Cooking for a crowd
I've been volunteered to cook for a local political club where I'm a member. I did this last year, and there were about 30 people nibbling away on some pulled pork and brisket. This year, we expect about 60 people to the meeting, so the task is a little more ambitious.
As of this writing, it's the Friday of the previous week. We have some company coming this weekend, so I'll start the cooking today, and update this page as parts of the menu become ready.
This should vary the tastes nicely and take into consideration some dietary restrictions of our members.
The butts I got are rather large, ranging in size from 7.5 lbs to 9.5 lbs. so there is close to 40 lbs of meat pictured below. Although the meeting is on a Thursday evening, I'm cooking the butts on the Friday before. I got 5 butts, one of which we'll eat when ready. I'll vacuum seal and refrigerate 4 of the whole cooked butts, heat them up and pull them the day of the meeting. This will let me cook the brisket overnight on Wednesday, and the wings will be grilled just prior to Thursday's meeting.
Butts times five
This is the most meat I've put on the Kamado at one time. As the photos above show, I put two of the 9 lb. butts on the 22.5" main grill, with my sliding drip pan below the grill. Three more butts were coerced onto the 18" grill resting on the "upper bracket".
The photo above shows some of the coal in my storage bin. The chunk size varies widely, depending on the bag and the amount of banging around it received during shipping.
I started several large chunks of coal by sitting them on the basket deflector of the gas burner. I then filled the firebox with coals, moved the lit coals on top of the unlit ones, and turned off the gas. Adjusting the draft door and damper top allowed me to stabilize the temperature at 230 degrees F. I tossed on some chunks of apple and cherry wood for smoke. I used the radio remote thermometer to keep an eye on the dome and meat temperature.
I put the meat on at about 6:30 pm, and my guess is that it will take about 20 hours to cook (to reach an internal temperature of 200 degrees).
The photo above on the left was taken after about six hours of cooking... the one on the right after about 22 hours (internal temperature slowly climbed to 200 degrees).
For dinner on Saturday night we chose the smallest of the butts, let it rest for about 20 minutes in an aluminum pan, and started pulling the meat apart with a couple of forks. Large pieces of fat were discarded, and there were lots of fingers picking at the crusty pieces (and making them disappear) while I was pulling.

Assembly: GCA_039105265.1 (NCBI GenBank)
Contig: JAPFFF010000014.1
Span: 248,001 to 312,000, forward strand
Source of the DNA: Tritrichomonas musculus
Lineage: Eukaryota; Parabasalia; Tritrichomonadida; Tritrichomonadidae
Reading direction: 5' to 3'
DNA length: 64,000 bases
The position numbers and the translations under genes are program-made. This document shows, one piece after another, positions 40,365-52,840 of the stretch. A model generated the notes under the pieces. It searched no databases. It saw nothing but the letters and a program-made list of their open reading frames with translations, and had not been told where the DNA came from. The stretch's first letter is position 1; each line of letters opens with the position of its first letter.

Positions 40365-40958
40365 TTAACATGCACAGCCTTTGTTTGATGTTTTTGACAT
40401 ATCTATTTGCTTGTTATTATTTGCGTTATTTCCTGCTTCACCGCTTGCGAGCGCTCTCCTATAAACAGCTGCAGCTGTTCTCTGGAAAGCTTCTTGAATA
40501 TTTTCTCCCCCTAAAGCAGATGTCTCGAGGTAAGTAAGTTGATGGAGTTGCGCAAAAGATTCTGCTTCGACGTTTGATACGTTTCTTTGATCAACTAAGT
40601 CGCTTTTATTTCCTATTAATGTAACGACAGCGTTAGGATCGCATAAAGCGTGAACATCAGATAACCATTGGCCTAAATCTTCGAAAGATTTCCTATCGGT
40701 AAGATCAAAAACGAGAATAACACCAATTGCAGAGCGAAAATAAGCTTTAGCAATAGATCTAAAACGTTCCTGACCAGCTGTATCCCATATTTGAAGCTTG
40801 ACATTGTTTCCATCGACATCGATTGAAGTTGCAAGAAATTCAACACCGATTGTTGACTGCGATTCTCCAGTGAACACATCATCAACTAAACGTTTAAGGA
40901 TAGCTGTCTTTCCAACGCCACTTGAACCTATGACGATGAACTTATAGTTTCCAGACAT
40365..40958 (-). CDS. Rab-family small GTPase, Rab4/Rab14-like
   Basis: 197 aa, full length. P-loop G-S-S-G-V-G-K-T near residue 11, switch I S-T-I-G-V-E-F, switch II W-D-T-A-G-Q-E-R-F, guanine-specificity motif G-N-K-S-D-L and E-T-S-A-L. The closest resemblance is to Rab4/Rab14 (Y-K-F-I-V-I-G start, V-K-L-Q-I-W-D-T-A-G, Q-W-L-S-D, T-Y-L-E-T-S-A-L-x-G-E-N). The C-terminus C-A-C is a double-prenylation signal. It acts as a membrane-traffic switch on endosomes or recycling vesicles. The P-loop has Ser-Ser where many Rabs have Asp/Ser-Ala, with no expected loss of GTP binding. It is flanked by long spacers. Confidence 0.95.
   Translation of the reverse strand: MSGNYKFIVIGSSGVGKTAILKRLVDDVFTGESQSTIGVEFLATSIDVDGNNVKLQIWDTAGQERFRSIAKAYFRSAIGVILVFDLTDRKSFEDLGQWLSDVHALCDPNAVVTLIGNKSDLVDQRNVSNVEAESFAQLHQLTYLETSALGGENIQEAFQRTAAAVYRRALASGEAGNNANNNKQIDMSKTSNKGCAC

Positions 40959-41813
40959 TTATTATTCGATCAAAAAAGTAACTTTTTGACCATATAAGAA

I made two finishing sauces for the butts. One is a North Carolina style vinegar based sauce, and the second is a mid South Carolina style mustard based sauce. When I present both to guests, people usually much prefer one over the other, but it's pretty evenly split... half like one style, half like the other.
After dinner, we let the remaining four butts cool a bit, and vacuum sealed them in FoodSaver bags, and refrigerated them, for use later in the week. I'll reheat them in boiling water.
On Wednesday evening, it was time to start preparing the beef. We ordered a full brisket from the local prime butcher, and what he got for us was the 14 lb. chunk-of-chest shown below. I put the tablespoon
I coated the brisket with a nice spice rub and let it stand for about an hour. I then transferred it to the Kamado that had been filled with coal, stabilized at about 225 degrees and tossed in a couple of chunks of cherry and apple wood (my personal favorites).
I decided to use a steamer tray as a drip pan (we'll be using steamer trays and sterno during the meeting to keep the meat warm for serving). Some folk on the Kamado forum asked me why I didn't put the meat directly on the main grill and use my sliding drip pan setup. I certainly could have done that, but this particular piece of meat is pretty long, and would have overhung my sliding drip pan on each end. I've have considered using the main grill as part of the final reheating of the pork butts (after the boil-in-bag process, to crisp up the "bark"), so the multi-level setup gives me a little more flexibility in this particular instance.
I'll be inserting a thermometer into the meat after a few hours cooking. Once someone asked how you can tell if a brisket is done. The reply from an old timer was to use a thermometer.... he said that if you can insert the thermometer into the meat, it was done! This flip remark does point out just how tough a piece of meat the brisket is. Because it is a chest muscle, it's very tough, and if not cooked properly turns into something you can shingle a roof with.
Brisket does well with two basic types of cooking... the low and slow method shown here, and the wet methods such as braising, boiling and steaming.
The photo above was made at 11 a.m. on Thursday morning (a little more than 16 hours to this point). During the night, the temperature fluctuated a bit, but in the morning the Kamado was holding steadily at 228 degrees. The internal temperature of the "flat" portion of the meat was 192 degrees and 186 in the thicker "point" part of the cut. The meat should be ready when the flat is at 197 or so.
The thermometer glide in easily now, a good sign.
The finished brisket came off the Kamado at about 3:30 pm, 21 hours total cooking time. I could have taken it off earlier, but I was sort of parking it on the cooker, rather having it done early than chancing it being late. I wrapped the meat in foil and put it in an ice chest (no ice, of course) to keep it warm until the evening.
The chicken wings are brining. The time is drawing near.
I'll continue to update photos as they become available (pork, brisket, wings, sauces, etc).
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All text and photographs copyright © 1999 - 2013 Zenreich Systems. All rights reserved.